Charlie Pierce laments the failure of populism:
As we may have mentioned here before, it's important to remember that the late Adam Clayton Powell warned us against "Greeks bearing gifts and white men who understand the Negro." But the composition of the audience at the Sanders event is Greenville was so strikingly uniform that it fairly screamed out a message—that populism in America remains vulnerable to coded appeals to racial division and that, in Donald Trump, it has found that its vulnerability to authoritarianism is paradoxically part of its electoral strength. Gently, as in the Clinton campaign, and brutally, as in the Trump campaign, populism in America once again has demonstrated that it is too easily turned into a vehicle of division because the American Dream too often is a gated community of the furious and the deluded.
Or, in a word, the American Dream is based on scarcity, and how you don't want to be on the wrong side of that equation. Yes, yes, it's all about prosperity and the car in the garage, the chicken in the pot, and 2.5 kids; but that's still scarcity, because it's always a zero-sum game that only certain people (preferably white, but it's not about race because in America it's never about race) can play, because including more people in the opportunities means fewer opportunities for the people who deserve them.
The ardent Millenials who support Bernie being all about free college and forgiven college loans and free healthcare so they don't need a job or have to buy insurance, and not really all that interested in social justice when it comes down to it, unless that comes after the free college and the free healthcare. No more than Trump is offering social justice, no more (really) than Clinton is.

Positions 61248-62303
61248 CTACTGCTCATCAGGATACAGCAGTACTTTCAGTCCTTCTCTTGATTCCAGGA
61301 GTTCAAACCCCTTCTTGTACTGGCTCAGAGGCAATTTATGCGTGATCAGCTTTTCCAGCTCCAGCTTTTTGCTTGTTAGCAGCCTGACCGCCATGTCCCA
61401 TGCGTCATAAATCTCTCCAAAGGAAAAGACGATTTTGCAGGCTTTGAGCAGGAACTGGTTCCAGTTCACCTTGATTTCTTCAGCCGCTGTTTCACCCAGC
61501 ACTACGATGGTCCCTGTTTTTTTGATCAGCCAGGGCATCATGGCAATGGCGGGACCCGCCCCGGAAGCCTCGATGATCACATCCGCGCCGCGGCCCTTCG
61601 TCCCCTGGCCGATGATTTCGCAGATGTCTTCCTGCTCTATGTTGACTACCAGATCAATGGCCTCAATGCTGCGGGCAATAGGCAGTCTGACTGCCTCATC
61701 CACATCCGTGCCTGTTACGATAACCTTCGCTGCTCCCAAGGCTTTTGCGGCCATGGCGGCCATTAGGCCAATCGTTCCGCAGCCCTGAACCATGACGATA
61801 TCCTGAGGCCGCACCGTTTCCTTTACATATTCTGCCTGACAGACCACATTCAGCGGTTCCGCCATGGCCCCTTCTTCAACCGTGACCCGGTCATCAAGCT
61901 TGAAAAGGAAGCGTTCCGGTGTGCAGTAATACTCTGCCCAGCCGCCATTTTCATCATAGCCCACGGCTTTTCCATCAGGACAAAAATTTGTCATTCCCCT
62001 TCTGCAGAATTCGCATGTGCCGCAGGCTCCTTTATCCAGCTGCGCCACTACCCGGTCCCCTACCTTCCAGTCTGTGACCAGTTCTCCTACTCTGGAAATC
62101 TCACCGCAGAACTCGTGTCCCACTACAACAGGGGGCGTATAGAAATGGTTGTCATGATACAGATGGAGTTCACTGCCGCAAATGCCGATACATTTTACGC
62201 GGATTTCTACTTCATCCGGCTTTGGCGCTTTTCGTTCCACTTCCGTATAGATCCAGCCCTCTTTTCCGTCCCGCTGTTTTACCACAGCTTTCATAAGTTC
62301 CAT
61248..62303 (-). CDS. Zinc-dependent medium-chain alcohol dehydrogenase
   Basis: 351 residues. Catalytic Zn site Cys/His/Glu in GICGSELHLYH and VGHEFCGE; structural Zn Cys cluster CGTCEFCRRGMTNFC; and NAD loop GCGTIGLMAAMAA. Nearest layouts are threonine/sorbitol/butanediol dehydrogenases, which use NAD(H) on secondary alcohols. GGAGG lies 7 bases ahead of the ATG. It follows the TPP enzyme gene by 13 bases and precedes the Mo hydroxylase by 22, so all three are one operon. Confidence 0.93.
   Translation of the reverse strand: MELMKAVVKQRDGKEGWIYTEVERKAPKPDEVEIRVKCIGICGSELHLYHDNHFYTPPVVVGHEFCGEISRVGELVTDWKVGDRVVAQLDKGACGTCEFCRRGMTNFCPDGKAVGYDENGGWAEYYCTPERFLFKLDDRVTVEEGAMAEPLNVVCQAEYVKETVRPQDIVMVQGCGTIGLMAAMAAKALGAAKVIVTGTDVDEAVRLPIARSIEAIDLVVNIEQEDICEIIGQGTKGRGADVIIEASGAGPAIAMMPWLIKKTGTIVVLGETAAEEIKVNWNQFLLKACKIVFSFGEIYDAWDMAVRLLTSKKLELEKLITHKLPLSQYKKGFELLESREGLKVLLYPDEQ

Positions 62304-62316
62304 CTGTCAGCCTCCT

Then again, it wasn't populism that got the Civil Rights Act passed, nor the Voting Rights Act, or that supported the efforts of the Great Society. The Texas Constitution is a product of almost pure, undiluted 19th century Populism. It has provisions damning banks and railroads. It was a farmer's constitution. The city seal of Houston still has a railroad engine on it, so important was rail to the city once, so that rage was more honored in the breach than in the keeping. Today Texas has one of the highest percentage of minimum wage jobs in the country (and nothing raising the minimum wage above the federal level in state law), and the highest percentage of children without insurance coverage, and some of the strictest requirements for Medicaid qualification (and a flat refusal to expand Medicaid, despite the best efforts of hospitals and counties in the state, counties that run hospitals for the indigent).
So, IMHO, it isn't just that economic populism "remains vulnerable to coded appeals to racial division," but that even populism is all about who's got, and who doesn't, and moving that Overton window around rather than smashing it, as the basis for a true revolution and a real attempt at, well, let's call it "mercy."